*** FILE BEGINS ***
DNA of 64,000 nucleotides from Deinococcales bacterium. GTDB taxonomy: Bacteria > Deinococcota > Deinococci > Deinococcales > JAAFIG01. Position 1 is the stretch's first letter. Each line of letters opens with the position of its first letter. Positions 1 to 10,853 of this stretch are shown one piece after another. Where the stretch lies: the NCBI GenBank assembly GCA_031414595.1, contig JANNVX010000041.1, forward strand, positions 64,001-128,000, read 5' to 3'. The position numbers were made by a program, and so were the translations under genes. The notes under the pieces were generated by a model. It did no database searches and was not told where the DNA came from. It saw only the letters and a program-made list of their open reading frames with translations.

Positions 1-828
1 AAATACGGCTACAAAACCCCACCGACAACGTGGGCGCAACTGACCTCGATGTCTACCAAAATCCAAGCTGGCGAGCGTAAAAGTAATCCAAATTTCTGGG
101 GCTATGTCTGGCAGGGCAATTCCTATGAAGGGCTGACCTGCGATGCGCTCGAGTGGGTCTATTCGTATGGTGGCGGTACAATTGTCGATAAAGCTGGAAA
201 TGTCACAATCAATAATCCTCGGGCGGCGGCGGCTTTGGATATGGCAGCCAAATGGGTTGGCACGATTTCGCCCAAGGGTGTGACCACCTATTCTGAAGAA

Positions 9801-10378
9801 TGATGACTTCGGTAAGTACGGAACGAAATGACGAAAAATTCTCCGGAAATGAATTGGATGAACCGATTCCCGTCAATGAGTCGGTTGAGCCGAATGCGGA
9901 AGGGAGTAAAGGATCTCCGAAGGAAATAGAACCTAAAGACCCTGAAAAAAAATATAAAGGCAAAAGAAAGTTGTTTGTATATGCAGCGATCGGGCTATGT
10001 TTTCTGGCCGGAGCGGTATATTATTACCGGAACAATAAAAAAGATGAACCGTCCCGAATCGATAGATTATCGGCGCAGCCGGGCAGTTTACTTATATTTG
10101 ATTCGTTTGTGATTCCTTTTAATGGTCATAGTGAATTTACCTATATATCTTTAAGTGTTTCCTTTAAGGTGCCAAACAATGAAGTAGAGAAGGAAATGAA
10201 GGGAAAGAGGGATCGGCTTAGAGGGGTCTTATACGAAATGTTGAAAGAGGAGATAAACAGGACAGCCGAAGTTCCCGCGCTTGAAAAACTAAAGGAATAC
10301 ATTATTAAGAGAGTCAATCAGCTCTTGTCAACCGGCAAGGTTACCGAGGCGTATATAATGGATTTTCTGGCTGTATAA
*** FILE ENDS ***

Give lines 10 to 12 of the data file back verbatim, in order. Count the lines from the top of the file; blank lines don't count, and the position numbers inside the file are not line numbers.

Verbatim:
10101 ATTCGTTTGTGATTCCTTTTAATGGTCATAGTGAATTTACCTATATATCTTTAAGTGTTTCCTTTAAGGTGCCAAACAATGAAGTAGAGAAGGAAATGAA
10201 GGGAAAGAGGGATCGGCTTAGAGGGGTCTTATACGAAATGTTGAAAGAGGAGATAAACAGGACAGCCGAAGTTCCCGCGCTTGAAAAACTAAAGGAATAC
10301 ATTATTAAGAGAGTCAATCAGCTCTTGTCAACCGGCAAGGTTACCGAGGCGTATATAATGGATTTTCTGGCTGTATAA